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World War I, 1914-1918
Magellan Times, Sample News Items #3


"All's fair in love and war". As the conflict became more intense and intractable, a parallel war of words was waged to maintain the public's morale and their determination to win. The level of objectivity in the following reports may (or may not) be adequate. But, clearly, their intention was to horrify and influence the reader, rather than to inform.


More German Savagery
One of the most terrible of the little stories of the war was published by the Evening News. It is a letter from a soldier in the 1st Battalion Bedfordshire Regiment to his mother in North London. He says the Germans are devils.
«We were at a certain place when they were driving a lot of women and children before them. The women, when they caught them, were cut up with their swords and the Germans stuck little children with their bayonets. We came across some of them in a wood, and the sight was something horrible to look at. One little girl, about seven years old, was lying on the ground clasping a little wax doll in her arms, with long, fair hair like her own, and she had got a bayonet stuck right through her. We dug a hole and buried the poor little thing. Some of them took the doll and cut it up, and had a piece of it each, but for the life of me I could not touch it. It is a sight I shall never forget.»   [1 April 1915]
Crucifixion of British Soldiers
The crucifixion of British soldiers by the Germans, first reported in letters from Canadians at the Front, is now corroborated by a sworn statement taken from a wounded bandsman in hospital at Exeter by the mayor of that town, and thus is added yet another to the long score of atrocities for which the German authorities will have to answer in the time that is coming. The wholesale killing of prisoners, reported from time to time since the war started, was freely admitted by the German Press as long ago as October last, when the Jauer'sche Tageblatt published an account of a battle written by a corporal of a German regiment and confirmed by his lieutenant. An extract from this account, sent to the Morning Post by a correspondent, gives a coldblooded description of the massacre of French prisoners unsurpassed by the worst records published in our Bluebooks. «Dead and wounded Frenchmen lie in masses around» writes the corporal. «The wounded are done to death with stabs or blows ... Men with specially soft feelings give the coup de grace to the wounded Frenchmen with a bullet, the others hack and stab for all they are worth. Bravely have our opponents fought ... Our brave musketeers save the Fatherland the heavy cost of feeding so many enemies». Truly an amazing revelation of shameless infamy.   [12 August 1915]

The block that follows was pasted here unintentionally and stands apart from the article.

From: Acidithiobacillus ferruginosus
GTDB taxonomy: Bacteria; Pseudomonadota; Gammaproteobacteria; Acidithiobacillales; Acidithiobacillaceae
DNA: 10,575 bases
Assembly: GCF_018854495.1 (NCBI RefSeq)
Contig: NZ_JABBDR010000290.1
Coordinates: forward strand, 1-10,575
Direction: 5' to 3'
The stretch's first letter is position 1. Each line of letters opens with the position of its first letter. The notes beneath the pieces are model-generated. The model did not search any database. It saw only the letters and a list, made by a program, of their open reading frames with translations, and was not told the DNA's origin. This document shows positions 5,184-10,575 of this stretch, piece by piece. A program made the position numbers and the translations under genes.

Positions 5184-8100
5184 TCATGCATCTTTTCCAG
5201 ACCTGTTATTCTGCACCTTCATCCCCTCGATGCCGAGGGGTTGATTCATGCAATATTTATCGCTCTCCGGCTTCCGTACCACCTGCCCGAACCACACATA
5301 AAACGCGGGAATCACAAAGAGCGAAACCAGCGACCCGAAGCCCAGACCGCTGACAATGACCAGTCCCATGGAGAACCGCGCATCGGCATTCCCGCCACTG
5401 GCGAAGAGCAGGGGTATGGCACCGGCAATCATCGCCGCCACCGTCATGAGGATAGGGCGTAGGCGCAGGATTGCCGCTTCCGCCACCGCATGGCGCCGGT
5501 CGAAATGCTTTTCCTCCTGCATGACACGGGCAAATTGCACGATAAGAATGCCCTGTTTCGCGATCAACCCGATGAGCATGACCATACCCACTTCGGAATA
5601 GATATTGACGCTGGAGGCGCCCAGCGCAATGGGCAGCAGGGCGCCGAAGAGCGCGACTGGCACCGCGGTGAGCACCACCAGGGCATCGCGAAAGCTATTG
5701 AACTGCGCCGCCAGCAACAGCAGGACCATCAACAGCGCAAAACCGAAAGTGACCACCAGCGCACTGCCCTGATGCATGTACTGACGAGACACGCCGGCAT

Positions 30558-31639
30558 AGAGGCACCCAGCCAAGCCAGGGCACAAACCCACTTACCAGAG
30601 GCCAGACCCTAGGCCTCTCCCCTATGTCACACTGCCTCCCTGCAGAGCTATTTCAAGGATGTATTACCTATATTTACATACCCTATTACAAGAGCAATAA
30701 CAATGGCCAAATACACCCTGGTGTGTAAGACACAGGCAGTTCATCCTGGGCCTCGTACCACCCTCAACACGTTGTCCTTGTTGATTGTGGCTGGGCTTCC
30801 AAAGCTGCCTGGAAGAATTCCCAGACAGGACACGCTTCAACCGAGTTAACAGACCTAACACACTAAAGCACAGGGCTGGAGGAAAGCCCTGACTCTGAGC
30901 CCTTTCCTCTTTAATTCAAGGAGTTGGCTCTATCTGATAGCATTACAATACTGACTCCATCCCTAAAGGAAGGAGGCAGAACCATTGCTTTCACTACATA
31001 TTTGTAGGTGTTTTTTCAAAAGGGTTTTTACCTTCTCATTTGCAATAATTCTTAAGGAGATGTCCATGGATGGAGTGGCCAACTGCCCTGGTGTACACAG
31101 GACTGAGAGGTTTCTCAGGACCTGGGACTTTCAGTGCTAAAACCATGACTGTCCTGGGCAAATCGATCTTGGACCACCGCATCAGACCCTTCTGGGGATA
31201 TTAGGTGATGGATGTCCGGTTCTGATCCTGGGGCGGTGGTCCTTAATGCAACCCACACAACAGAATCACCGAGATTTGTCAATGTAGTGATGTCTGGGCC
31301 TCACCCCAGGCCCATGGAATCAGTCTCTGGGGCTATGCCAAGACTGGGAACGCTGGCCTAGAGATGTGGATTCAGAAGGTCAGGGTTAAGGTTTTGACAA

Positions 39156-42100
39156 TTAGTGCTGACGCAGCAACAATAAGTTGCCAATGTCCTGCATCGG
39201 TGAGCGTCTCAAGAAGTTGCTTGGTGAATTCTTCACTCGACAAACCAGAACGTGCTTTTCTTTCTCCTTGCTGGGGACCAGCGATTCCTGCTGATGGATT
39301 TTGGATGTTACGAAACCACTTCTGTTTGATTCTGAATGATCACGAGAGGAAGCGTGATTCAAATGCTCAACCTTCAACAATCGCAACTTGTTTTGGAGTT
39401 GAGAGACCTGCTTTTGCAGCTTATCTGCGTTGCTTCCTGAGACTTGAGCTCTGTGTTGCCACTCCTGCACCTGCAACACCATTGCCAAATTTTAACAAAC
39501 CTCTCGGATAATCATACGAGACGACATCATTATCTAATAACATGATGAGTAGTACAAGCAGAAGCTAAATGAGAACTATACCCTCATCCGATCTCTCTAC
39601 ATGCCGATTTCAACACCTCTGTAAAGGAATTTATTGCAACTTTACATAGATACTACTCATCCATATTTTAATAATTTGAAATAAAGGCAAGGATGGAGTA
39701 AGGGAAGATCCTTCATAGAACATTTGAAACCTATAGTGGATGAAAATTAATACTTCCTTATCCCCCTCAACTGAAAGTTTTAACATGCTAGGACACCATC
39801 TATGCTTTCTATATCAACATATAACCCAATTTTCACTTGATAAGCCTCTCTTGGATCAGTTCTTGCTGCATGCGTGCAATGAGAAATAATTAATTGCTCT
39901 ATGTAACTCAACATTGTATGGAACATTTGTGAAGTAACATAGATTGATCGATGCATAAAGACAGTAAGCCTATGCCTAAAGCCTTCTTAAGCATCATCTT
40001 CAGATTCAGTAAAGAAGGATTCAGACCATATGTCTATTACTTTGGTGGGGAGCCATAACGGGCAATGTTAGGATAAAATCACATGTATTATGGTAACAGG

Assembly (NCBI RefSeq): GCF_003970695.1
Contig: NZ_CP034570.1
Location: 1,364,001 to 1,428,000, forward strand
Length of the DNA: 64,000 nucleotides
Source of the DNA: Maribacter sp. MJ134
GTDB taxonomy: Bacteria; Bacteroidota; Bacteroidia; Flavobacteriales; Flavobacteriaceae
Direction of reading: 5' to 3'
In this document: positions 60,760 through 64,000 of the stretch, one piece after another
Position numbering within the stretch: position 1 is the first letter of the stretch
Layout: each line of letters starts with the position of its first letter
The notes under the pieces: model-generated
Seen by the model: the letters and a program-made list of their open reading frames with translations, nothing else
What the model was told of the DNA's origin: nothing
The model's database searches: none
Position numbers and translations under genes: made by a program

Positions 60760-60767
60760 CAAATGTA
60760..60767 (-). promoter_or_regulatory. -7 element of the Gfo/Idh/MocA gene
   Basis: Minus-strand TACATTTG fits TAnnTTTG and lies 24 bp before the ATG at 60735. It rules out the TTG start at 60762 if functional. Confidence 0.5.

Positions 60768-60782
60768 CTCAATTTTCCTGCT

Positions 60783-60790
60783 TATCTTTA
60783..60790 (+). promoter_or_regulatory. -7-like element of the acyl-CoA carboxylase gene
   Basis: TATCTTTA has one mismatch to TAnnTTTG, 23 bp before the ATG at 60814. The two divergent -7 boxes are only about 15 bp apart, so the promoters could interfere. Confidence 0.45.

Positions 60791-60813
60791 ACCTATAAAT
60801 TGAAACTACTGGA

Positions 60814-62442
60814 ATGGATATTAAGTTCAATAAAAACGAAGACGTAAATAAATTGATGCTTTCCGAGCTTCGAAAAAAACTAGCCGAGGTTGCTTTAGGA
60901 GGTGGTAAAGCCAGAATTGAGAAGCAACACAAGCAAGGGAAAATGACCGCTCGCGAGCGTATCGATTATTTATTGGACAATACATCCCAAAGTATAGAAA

Last updated: 23-III-2004